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Physicians Not Confident in Managing Patients Using Opioids – Finds Survey

by | Jul 31, 2015 | Blog, Healthcare News

Physicians Managing PatientsChronic pain is cited as the number one reason why Americans visit a physician. It is a leading cause of disability and is a major contributor to healthcare costs. In fact, chronic pain affects more Americans than diabetes, heart disease and cancer combined. According to a 2011 report from the Institute of Medicine (part of the National Academy of Sciences), chronic pain affects more than 100 million American adults.

Both chronic pain and prescription opioid abuse are quite prevalent in the United States and continue to exact a heavy toll on patients and physicians. Individuals with chronic pain and co-occurring substance use disorders or mental health disorders are at a higher risk for misuse of prescribed opioids. The confidence level of practitioners prescribing opium for chronic pain is very important. A new survey report revealed that physicians who prescribe opioids aren’t confident or are only somewhat confident about managing patients on opioid painkillers.

The report that found widespread gaps in education about opiate safety was released by the Boston University School of Medicine (BUSM) and myCME, Haymarket Medical Education’s global medical education website. As part of the survey, data was collected from about 800 registered physicians (registered with the Drug Enforcement Administration to prescribe Schedule II and III controlled substances). The key findings of the survey include:

  • Only 25% of certified physicians were “very confident” about their skills to safely manage patients using pain medications.
  • About a quarter (28%) of the physicians did not complete certified medical education (CME) in safe drug prescription. In addition, many physicians revealed that they lacked the time or staff to implement an opioid monitoring system for patients such as drug testing and pill counts.
  • More than 90% physicians revealed that being knowledgeable about opioid therapy is important.

Safe Opioid Prescription Training – Why Is It Important?

The main reason behind low confidence levels in physicians could be the result of little to no training focusing on safe drug prescription and management. Lack of knowledge regarding some narcotics, concerns of dealing with patients who appear to be drug seeking and lack of time to follow patients closely make physicians hesitant to prescribe drugs. In addition, practitioners may not have the tools to effectively communicate the issue of misuse with patients and there is limited access to other treatments for managing chronic pain. That’s why education is so critical. Creating better awareness of online training platforms can prove to be an ideal solution.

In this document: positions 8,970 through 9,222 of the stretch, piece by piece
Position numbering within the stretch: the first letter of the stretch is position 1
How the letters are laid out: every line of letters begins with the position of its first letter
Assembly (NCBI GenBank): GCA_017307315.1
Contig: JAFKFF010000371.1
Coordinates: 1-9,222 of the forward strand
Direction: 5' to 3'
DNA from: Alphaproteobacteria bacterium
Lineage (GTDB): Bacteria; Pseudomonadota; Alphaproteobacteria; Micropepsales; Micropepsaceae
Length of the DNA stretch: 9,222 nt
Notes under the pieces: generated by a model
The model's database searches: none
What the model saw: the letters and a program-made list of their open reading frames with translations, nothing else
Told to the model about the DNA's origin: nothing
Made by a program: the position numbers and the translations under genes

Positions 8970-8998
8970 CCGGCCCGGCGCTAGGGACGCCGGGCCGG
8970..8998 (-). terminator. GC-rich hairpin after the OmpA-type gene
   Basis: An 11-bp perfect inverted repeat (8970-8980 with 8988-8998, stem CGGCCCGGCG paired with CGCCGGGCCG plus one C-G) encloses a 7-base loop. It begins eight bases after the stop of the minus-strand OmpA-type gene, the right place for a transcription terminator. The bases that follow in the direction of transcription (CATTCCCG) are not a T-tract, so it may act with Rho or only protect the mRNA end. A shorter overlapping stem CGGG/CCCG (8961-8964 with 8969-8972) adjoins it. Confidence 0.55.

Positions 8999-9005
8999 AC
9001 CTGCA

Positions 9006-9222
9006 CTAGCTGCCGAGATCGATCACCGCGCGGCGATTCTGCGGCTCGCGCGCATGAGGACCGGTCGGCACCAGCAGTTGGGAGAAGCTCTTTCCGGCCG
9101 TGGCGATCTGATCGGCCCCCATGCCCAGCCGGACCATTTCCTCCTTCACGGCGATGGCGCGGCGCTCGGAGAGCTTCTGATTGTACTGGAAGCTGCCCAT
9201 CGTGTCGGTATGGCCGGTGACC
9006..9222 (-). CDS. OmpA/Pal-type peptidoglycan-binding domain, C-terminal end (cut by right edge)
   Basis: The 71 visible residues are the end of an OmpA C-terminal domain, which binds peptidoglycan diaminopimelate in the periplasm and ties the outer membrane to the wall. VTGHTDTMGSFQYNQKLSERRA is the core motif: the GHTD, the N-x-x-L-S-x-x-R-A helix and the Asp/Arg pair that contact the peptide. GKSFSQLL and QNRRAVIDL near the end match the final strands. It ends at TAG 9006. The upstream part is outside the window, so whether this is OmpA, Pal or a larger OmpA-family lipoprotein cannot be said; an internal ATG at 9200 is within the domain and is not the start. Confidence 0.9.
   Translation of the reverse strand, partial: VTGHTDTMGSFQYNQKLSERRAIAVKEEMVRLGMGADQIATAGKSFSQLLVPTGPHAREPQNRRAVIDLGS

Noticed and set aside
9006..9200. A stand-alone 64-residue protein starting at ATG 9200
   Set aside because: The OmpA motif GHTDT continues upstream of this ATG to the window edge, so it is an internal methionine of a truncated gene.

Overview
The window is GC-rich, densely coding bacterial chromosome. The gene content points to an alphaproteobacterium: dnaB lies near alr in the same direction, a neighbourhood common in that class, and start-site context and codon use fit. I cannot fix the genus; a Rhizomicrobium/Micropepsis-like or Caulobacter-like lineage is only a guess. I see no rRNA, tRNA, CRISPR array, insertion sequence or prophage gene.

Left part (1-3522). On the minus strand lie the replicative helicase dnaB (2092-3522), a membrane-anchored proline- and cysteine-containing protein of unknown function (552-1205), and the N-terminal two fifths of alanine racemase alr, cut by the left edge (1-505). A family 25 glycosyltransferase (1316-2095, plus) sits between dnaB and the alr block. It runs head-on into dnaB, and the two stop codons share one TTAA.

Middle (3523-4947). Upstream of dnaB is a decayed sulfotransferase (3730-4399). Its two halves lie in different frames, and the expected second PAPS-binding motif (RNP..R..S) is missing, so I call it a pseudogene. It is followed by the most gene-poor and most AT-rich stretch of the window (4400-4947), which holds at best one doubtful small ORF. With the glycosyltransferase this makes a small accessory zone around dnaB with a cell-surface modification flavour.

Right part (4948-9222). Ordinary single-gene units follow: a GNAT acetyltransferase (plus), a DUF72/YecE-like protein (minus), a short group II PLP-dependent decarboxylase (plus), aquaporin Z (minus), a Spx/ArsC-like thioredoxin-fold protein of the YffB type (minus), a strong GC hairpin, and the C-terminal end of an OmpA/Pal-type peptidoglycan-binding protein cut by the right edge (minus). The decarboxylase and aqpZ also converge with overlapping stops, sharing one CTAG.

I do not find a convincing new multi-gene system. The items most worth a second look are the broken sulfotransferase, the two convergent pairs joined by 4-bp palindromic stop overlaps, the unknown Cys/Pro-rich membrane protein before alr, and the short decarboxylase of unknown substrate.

Better access to continuing education that focuses on web-based educational programs will enable pain management specialists to prescribe opiate therapy while reducing overdose risks. These specialists need to be trained in using validated tools and improve clinical skills and confidence in safely prescribing opioids and implementing strategies that will help maximize benefit and minimize harms related to drug misuse.

These web-based educational programs for practitioners cover areas such as patient education and counseling, monitoring for benefit and misuse after prescription, importance of clear documentation, multi-dimensional approach for managing pain for all patients and managing patients who develop signs of drug misuse, addiction or both.

To promote safe opioid prescription practices, about 65% of survey respondents revealed that they follow effective practices such as accurate documentation in patient medical records, patient prescriber pain agreements, prescription monitoring programs (PMPs) and patient education and communication tools.

Even though 90% physicians believe that having adequate knowledge in opiate therapy is crucial, patients aren’t deterred by the country’s growing opioid epidemic. While patients understand that others may become addicted or overdose, they are in denial about how this risk may apply to themselves. In fact, many patients don’t appreciate that opioids have limited efficacy for chronic pain and may not be the best treatment for everyone who suffers from chronic pain. Undoubtedly, better educated physicians can better educate patients.

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